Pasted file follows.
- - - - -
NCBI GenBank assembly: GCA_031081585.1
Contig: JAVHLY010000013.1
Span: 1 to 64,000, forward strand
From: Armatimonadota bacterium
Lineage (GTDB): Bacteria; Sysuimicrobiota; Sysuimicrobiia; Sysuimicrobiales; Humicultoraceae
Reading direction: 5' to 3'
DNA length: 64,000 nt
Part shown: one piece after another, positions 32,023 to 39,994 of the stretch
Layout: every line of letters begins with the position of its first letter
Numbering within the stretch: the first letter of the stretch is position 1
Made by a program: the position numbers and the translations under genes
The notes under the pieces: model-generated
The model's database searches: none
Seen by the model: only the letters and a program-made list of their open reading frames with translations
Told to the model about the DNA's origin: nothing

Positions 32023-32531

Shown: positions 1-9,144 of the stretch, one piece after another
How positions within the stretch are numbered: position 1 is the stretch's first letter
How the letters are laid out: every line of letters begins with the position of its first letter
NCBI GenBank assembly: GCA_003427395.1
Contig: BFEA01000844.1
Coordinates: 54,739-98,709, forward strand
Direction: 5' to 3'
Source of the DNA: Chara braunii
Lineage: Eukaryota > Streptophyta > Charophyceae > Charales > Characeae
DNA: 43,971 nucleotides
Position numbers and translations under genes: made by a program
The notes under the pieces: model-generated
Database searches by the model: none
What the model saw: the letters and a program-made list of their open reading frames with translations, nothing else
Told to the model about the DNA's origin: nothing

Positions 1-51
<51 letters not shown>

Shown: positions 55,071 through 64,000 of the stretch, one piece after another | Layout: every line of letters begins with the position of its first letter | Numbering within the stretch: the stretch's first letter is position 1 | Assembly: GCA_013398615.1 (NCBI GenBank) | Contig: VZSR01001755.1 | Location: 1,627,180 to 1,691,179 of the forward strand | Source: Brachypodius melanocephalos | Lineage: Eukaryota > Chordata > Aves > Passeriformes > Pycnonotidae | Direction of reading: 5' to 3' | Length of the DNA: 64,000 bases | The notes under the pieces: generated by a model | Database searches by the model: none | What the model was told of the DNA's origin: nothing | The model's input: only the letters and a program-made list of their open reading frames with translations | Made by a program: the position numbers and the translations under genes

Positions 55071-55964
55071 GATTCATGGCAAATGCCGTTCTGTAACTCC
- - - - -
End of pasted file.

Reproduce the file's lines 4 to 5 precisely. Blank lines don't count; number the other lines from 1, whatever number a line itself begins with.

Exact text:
From: Armatimonadota bacterium
Lineage (GTDB): Bacteria; Sysuimicrobiota; Sysuimicrobiia; Sysuimicrobiales; Humicultoraceae